Monday, November 20News For London

Mayor says PM to blame for stress on food banks

Theresa May and the Tory government are to blame for increased stress on London’s food banks, said Mayor Sadiq Khan during his question period on Thursday.

Khan, quoting the latest statistics from the Trussell Trust, told the assembly that the disastrous rollout of the Tory’s Universal Credit policy has directly resulted in a massive increase in food bank referrals.

“It shows that, not just the current leader of the Tory party, but their future leaders also, are out of touch,” said Khan.

Assembly Member Florence Eshalomi reinforced the Mayor’s statements, adding that her constituency of Lambeth and Southwark had seen a 33 per cent increase in food bank referrals from April to July of this year, with 94 per cent of those referrals coming as a direct result of benefit changes.

Eshalomi pointed out another statistic pointing to issues with Universal Credit: “A number of people who are accessing food banks are actually in work,” she said.

The latest statistics from Trust for London, released earlier this month, show that 6 in 10 Londoners experiencing poverty come from working families, an all-time high. Labour leader Jeremy Corbyn raised the issue at the Prime Minister’s questions on Oct 11, demanding a halt to the roll out.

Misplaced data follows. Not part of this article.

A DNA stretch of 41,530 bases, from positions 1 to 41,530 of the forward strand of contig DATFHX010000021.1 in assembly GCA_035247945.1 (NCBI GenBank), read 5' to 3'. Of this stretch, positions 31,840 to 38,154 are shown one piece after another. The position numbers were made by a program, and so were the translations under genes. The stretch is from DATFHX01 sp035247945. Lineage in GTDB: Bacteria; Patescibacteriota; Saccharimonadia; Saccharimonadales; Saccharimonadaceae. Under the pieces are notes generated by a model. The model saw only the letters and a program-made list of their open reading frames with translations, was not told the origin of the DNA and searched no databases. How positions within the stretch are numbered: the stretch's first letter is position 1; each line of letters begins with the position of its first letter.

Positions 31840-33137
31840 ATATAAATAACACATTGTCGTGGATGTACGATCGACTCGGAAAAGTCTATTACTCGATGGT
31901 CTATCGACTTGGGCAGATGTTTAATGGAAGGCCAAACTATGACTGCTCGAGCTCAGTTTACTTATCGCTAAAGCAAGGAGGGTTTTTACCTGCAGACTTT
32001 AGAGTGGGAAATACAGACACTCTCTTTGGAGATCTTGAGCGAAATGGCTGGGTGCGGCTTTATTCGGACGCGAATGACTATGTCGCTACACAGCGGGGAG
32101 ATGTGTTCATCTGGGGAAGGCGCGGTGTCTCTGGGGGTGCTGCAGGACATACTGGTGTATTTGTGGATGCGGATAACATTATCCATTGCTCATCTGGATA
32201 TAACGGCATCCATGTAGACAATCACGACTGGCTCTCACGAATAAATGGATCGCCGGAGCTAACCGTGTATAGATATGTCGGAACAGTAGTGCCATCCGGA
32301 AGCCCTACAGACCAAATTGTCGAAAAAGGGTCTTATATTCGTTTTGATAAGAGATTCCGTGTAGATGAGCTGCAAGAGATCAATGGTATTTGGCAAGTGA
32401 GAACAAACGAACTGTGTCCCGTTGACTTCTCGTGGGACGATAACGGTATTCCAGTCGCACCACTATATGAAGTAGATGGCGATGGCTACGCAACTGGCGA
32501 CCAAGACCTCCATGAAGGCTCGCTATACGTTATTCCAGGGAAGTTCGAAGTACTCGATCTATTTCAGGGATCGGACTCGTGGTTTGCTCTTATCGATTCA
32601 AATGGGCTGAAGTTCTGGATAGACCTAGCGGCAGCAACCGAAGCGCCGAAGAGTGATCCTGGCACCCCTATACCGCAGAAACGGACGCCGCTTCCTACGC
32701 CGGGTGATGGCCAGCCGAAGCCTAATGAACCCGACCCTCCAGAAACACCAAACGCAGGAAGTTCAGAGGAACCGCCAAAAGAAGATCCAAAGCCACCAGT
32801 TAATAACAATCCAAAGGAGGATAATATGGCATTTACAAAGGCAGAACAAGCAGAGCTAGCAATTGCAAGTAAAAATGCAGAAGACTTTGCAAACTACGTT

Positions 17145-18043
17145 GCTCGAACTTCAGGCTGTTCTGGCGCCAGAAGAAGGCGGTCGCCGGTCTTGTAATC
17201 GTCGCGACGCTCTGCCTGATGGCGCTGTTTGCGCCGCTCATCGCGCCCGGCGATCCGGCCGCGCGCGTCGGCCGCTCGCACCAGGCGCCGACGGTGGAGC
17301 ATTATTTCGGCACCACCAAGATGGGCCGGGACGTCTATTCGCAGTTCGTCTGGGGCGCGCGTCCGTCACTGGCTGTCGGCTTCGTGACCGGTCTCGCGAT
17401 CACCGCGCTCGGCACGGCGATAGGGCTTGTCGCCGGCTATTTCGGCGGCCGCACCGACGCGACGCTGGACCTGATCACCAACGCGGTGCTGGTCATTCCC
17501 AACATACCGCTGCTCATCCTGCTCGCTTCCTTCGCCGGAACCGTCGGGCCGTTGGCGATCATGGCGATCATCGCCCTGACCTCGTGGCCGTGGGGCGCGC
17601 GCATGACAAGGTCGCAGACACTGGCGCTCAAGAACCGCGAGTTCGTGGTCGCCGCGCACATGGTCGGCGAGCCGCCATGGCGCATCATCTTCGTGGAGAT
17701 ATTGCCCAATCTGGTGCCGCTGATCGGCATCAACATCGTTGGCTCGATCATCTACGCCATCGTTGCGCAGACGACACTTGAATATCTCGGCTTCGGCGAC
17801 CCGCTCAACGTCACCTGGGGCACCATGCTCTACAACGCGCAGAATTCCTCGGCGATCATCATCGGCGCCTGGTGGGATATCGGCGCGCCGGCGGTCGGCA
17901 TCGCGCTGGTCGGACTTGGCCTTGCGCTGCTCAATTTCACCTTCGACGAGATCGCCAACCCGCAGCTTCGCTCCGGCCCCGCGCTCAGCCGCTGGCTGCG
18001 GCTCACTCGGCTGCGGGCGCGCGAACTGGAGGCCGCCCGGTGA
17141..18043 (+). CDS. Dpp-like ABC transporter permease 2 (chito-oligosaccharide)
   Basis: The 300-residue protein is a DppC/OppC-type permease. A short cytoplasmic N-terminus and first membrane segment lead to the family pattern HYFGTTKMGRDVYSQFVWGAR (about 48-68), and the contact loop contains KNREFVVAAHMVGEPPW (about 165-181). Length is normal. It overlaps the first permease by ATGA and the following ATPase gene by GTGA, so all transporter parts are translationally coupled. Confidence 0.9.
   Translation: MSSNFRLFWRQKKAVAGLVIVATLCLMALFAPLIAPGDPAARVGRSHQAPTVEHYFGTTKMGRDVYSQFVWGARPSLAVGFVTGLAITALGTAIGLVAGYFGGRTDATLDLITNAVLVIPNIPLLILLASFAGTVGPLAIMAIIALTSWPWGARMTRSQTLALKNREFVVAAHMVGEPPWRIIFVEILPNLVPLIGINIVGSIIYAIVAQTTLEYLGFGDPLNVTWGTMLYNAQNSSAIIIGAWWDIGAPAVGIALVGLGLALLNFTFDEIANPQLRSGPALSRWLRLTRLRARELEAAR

“It’s years behind schedule, forcing people to food banks, driving up evictions, leaving families in debt,” Corbyn said. “Can’t the Prime Minister see it?”

PM Theresa May responded by asserting that the underlying need for a system that makes sure people are not “better off on benefits” justifies the bugs in the system.

Assembly Member Fiona Twycross agreed that the rollout must be halted, saying that the Tory government had “missed the point” of criticisms relating to Universal Credit.

“We’ve already seen what devastating effects these policies are going to have,” she said to the assembly. “A safety net should alleviate suffering, not increase it.”

Khan criticised politicians who see the use of food banks as an example of strong communities rather than for the real issue behind them.

“There’s nothing uplifting about seeing poverty in London, or there being a need for foodbanks,” he said. “It’s heartbreaking to see people’s dignity affected this way. It’s heartbreaking to see the stigma attached to it.”

The Citizens Advice Bureau reported in a press release earlier this month that they have dealt with over 100,000 issues relating to Universal Credit. They found many of their clients on Universal Credit were at great risk of “eviction, visits from bailiffs, being cut off from energy supplies and even prison” and urged the government to correct the issues before continuing with the rollout.

London Food Link reported in their latest London Food Poverty Profile that over 111,000 Londoners received emergency three-day food parcels between April 2016 and March 2017, a rise from the previous year. The Trussell Trust is expecting a further rise in that number, with statistics showing a nearly 17 per cent increase in emergency food referrals in areas with full Universal Credit roll out, compared to the national average of 6.6 per cent.